How to avoid a lawsuit – As seen in: 'Spider-Man'
Sam Raimi’s 2002 Spider-Man sees publishing head honcho and Peter Parker’s boss J. Jonah Jameson (J.K. Simmons) dropping some knowledge.
“Slander is spoken. In print, it’s libel.”
He’s probably well-versed in both, but that doesn’t stop him from being correct.
How to make the perfect pasta sauce – Pt. 1 – As seen in: 'Goodfellas'
Sure, there are better people to take advice from than imprisoned mafia bosses, but that doesn’t mean they don’t speak some sense from time to time. Especially when it comes to dishing out advice about the perfect pasta sauce.
Without the use of kitchen knives – rightly considered contraband in prison – Pauli (Paul Sorvino) manages to slice the garlic as thinly as possible using a razor blade. The trick is to get the slices of bulbous goodness as lean as possible so it liquifies in the oil-filled pan.
I’m personally a fan of chunkier slices, but having tested this method (minus the use of a razor blade, I’m ashamed to say), it works and tastes great. But then again, the more garlic, the better.
How to make the perfect pasta sauce – Pt. 2 – As seen in: 'The Godfather'
Sticking with Italian crime... And this one, I swear by.
While the Goodfellas garlic slices are a bit too willowy for my liking, once you’ve discovered the life hack gifted by The Godfather, you won’t want to go back.
Clemenza (Richard Castellano) instructs Michael Corleone how to make proper spaghetti sauce: "Heh, come over here, kid, learn something. You never know, you might have to cook for 20 guys someday. You see, you start out with a little bit of oil. Then you fry some garlic. Then you throw in some tomatoes, tomato paste, you fry it; ya make sure it doesn't stick. You get it to a boil; you shove in all your sausage and your meatballs; and a little bit o' wine. An' a little bit o' sugar, and that's my trick."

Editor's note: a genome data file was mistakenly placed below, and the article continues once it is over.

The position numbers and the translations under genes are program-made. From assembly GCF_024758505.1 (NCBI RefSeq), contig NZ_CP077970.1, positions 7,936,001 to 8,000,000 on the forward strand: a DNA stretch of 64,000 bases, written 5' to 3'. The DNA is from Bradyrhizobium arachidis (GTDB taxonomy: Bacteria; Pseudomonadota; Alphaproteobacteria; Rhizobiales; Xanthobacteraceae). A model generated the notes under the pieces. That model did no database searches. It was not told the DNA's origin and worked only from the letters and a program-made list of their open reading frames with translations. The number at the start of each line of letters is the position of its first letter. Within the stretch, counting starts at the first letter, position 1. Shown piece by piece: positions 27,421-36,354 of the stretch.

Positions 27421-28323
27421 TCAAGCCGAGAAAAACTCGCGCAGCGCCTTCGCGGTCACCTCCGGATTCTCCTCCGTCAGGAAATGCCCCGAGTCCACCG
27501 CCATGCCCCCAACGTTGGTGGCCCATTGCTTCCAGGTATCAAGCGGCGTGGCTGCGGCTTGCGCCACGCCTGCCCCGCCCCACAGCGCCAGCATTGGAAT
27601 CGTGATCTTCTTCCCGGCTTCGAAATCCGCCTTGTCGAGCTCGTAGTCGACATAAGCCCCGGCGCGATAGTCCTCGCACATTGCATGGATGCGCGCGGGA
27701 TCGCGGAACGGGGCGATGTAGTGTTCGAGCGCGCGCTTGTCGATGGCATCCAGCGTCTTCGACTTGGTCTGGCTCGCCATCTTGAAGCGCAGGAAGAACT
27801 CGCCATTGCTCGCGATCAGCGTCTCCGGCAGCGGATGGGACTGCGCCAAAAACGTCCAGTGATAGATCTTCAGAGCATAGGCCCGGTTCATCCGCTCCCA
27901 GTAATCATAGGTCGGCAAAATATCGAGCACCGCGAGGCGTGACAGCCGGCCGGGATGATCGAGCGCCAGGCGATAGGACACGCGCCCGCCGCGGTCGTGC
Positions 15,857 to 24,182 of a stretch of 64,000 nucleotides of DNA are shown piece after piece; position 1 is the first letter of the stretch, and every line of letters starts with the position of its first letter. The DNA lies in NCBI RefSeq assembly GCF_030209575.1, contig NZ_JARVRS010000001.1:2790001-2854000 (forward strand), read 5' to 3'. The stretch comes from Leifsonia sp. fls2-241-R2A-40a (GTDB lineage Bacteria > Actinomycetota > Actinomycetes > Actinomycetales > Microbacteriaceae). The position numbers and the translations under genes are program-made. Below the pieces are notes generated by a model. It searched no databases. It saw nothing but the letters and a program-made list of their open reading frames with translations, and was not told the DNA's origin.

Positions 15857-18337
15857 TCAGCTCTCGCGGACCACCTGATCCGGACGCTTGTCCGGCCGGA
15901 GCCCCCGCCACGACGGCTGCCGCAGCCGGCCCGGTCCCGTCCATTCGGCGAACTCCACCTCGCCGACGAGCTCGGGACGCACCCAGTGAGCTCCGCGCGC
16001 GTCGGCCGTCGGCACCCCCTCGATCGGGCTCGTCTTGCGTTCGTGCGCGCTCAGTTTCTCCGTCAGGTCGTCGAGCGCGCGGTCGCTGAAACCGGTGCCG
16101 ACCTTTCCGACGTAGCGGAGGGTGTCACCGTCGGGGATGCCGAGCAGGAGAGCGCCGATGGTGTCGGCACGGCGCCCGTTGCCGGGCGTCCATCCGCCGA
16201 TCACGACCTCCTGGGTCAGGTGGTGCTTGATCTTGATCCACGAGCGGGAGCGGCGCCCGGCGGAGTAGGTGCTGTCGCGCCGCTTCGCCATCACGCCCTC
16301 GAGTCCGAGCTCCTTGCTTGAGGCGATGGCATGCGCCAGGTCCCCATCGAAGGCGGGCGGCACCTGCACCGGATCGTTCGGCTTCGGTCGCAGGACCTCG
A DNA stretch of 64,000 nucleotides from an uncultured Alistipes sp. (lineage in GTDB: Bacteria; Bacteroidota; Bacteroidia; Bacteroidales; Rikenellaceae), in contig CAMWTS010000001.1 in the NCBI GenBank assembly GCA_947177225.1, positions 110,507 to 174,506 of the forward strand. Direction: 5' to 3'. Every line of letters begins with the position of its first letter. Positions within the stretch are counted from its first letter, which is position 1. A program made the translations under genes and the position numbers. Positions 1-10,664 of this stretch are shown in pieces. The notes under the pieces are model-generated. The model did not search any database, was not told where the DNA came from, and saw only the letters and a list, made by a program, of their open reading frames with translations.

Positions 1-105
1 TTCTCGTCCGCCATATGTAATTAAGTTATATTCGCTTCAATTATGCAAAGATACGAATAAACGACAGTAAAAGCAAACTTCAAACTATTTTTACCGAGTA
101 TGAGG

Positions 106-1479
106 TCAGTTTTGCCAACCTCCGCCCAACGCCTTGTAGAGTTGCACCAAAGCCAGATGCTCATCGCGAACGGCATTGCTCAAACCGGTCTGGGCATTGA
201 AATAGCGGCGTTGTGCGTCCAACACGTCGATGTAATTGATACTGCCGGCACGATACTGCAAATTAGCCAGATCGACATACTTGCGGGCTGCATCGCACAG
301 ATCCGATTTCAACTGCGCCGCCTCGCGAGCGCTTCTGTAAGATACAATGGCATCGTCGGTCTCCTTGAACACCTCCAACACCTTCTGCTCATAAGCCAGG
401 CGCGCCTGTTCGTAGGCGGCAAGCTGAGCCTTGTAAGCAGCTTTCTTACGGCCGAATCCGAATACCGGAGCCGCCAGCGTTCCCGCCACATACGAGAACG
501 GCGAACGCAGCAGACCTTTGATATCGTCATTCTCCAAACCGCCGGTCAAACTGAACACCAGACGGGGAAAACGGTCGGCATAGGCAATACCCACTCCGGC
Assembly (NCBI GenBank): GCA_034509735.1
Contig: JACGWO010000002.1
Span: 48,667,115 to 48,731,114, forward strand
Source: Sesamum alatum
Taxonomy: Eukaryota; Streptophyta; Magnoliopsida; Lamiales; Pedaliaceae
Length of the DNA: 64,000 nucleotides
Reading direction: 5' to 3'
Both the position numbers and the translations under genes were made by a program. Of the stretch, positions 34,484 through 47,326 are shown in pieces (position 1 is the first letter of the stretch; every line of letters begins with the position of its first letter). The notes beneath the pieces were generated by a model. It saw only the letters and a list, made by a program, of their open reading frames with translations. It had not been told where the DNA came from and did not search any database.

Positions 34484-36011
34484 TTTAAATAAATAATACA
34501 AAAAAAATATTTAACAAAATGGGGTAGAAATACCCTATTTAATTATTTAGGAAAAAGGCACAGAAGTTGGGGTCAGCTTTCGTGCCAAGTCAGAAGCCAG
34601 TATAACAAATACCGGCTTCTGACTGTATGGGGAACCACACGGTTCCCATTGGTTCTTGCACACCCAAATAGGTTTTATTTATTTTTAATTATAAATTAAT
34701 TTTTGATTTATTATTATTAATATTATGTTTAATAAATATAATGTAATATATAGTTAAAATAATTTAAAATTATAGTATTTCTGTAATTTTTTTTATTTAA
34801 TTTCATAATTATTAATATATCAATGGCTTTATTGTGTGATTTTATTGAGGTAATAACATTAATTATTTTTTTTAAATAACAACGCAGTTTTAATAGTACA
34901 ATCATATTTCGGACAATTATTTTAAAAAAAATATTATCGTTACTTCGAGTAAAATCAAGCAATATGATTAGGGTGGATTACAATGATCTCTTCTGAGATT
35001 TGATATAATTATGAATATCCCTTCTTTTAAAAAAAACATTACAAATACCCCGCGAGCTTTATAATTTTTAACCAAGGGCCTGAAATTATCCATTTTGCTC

A quarter cup should suffice, and that extra dash of sugar makes the world of difference.
Oh, and while we’re on pasta, if I’ve learned anything about food in film, it’s that contrary to popular belief, spaghetti facilitates makeouts. Yes, it’s a messy foodstuff at times, but if it worked for Lady and the Tramp, then what more proof do you need?
How to not seem uncouth at a fancy meal – As seen in: 'Titanic'
Continuing with the food theme, we come to table manners, which can be tricky – especially when you’re at a fancy spread or a formal dinner.
Thank the stars for Kathy Bates in Titanic.
When Jack (Leonardo DiCaprio) appears confused at the layout of the silverware and which fork to use during his first experience in first-class dining, Molly Brown (Bates) helpfully guides him so he doesn’t make any faux pas in front of the snooty guests.
She sums up fork etiquette beautifully and calls out the inherent ridiculousness of needlessly intricate posh presentation: “Just start from the outside and work your way in.”
How to not dry your face with aftershave – As seen in: 'American Psycho'
Again, there are better role models, but you get good advice where you can take it.
Before we see our titular psycho Patrick Bateman (Christian Bale) go on a murderous bloody rampage (or did he?), we witness his daily workout and pampering routine early on in the film.
It’s during his skin care routine that he imparts rather vital knowledge: keep your face fresh by using alcohol-free aftershave, as the alcohol dries the skin and isn’t all that great out your pores. It’s worth keeping in mind... That and having a good moisturiser if you can’t find your favourite scent sans alcohol.
How to impress family and loved ones with your knowledge of the Gregorian calendar – As seen in: 'RENT'
The film adaptation of the musical RENT also features the hit song ‘Seasons of Love’, a barnstormer of a number that teaches you that there are 525,600 minutes in a year.
A good bit of trivia that should come in handy if you’re ever looking to profess your love to someone and tell them how much you think about them... Or if you’re seeking to psychologically tear down someone by telling them that there are 525,600 minutes in a (non-leap) calendar year and that you don’t wish to waste a single precious one engaging in conversation with them.